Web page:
Jill Joines Christensen
Board Member, E-Magazine Editor, and Website Administrator
“I went to the woods because I wished to live deliberately…and see if I could not learn what it had to teach, and not, when I came to die, discover that I had not lived.” -- Henry David Thoreau
<< Jill in 1988, first gobbler
As a youth, I spent many afternoons playing in the woods with my best friend Alice, where we imagined ourselves in many worlds, roles, and adventures. We also found signs left by the animals who lived where we played. In the woods, we each could explore the person within. There, we could be anyone we wanted, just by saying "I am."
Then we grew up.
At 30, I married. At my request, my husband and I spent every vacation hunting and fishing along the Georgia and Gulf coasts, or camping at West Point Lake. Five times he saved my life. Of course, had I not been married to a man who thirsted for adventure in every aspect of his life, he would not have needed to. That just added to the romance of our outdoor life, which was just enough to sustain the other areas of our lives together. And after 15 years, it all unraveled.
We divvied up the "stuff" and I left with my precious doberman Alex, some furniture, and personal belongings, which--of course--included my hunting gear. I bought and moved immediately into a 50's bungalow that needed work and lots of cleaning, but it also had a big fenced backyard for Alex, woods behind, and a shed made only of doors, all kinds of doors! including one that said
USE OTHER DOOR
I'm not sure if it was that or the screened front porch, where I could chat with a friend till darkness and summer sounds bullied us sweetly into companionable silence, but I loved that little house. And I missed hunting, but still associated it with the painful loss of my former life.
I fell in love again and married my wonderful current husband, who is perfect in every way but one: he does not hunt. He will not hunt. When he moved my belongings from my little country house in the city to a thoroughly modern suburban home, he asked about the 4-foot high box marked HUNTING. I hadn't told him, you see.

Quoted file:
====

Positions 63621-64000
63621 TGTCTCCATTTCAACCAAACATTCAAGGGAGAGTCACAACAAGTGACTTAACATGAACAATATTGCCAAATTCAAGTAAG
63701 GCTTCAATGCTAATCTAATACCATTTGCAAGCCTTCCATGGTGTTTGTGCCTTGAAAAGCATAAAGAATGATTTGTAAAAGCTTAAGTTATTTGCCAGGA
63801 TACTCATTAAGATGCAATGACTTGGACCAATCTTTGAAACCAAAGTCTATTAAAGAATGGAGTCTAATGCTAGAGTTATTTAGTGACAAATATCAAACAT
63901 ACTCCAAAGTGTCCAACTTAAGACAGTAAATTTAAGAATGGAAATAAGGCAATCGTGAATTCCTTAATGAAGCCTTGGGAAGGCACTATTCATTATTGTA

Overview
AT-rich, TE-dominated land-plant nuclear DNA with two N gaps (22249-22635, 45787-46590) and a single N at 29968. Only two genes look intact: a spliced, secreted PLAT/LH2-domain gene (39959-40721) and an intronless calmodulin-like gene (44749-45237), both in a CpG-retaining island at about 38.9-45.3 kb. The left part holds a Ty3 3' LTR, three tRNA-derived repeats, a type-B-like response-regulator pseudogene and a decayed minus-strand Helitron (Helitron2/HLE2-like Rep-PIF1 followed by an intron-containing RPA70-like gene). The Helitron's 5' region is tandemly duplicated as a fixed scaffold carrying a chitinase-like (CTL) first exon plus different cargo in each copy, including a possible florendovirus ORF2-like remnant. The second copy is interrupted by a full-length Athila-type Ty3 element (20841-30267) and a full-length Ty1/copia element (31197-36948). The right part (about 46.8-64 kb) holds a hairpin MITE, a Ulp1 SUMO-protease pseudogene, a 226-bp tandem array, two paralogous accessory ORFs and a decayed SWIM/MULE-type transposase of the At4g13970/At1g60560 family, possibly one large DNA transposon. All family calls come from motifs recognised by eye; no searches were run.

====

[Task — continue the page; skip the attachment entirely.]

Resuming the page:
"Are you really going to keep this stuff?" he asked.
I touched the box and it was like the saying goes: my former life flashed before my eyes. I shook myself back to reality and said, with no doubt whatsoever, "Yes. I will hunt again."
And yet, the years passed and the box remained unopened.
I began to hear people talking about hunting. Surely they had done so all along. Why had I not noticed?
I listened for details and, when I didn't get them, prompted the speaker for more, timidly at first. They were men, most unused to women hunters, so if they noticed at all, they looked at me blankly and returned to their conversations with, always, other male hunters. Frustrated, I became more aggressive.
"Where did he come from? Was it windy? Were you using a climbing stand? What do you shoot? Did he come in quiet? Did he see you?"
Finally, my friend Mike, probably to get me out of his face, stopped and looked at me, only it wasn't a blank look, but a slightly amused, speculative one. And then he said, "I thought you mentioned you kept all your hunting stuff?"
Shocked at his challenging response, but surprised he even had to ask, I said, "Well, of course I did!"
Then came the kicker. "Why?" he asked.
He twisted the knife. "Are you waiting for some MAN to take you to the woods?"
Like touching my hunting box years before, his words took me back. Again I was reeling with images, sounds, smells of the woods, of animals, the squirrels, the hawks, the deer hiding behind a dogwood, the owls, the turkeys. The images slowed and as I remembered the light of a silvery dawn glinting off more points than I could count, I heard Hank Williams singing about a whippoorwill, and I smelled gunpowder and pine needles.
The next day I dug out my box, carefully cleaned my guns, and refamiliarized myself with the person within.
"I am a hunter."
Renaissance Gobbler, 2006 ===>
Other Articles by Jill Christensen
Cold day in GA
First doe with a bow
1980's, on an early model Loc on Limb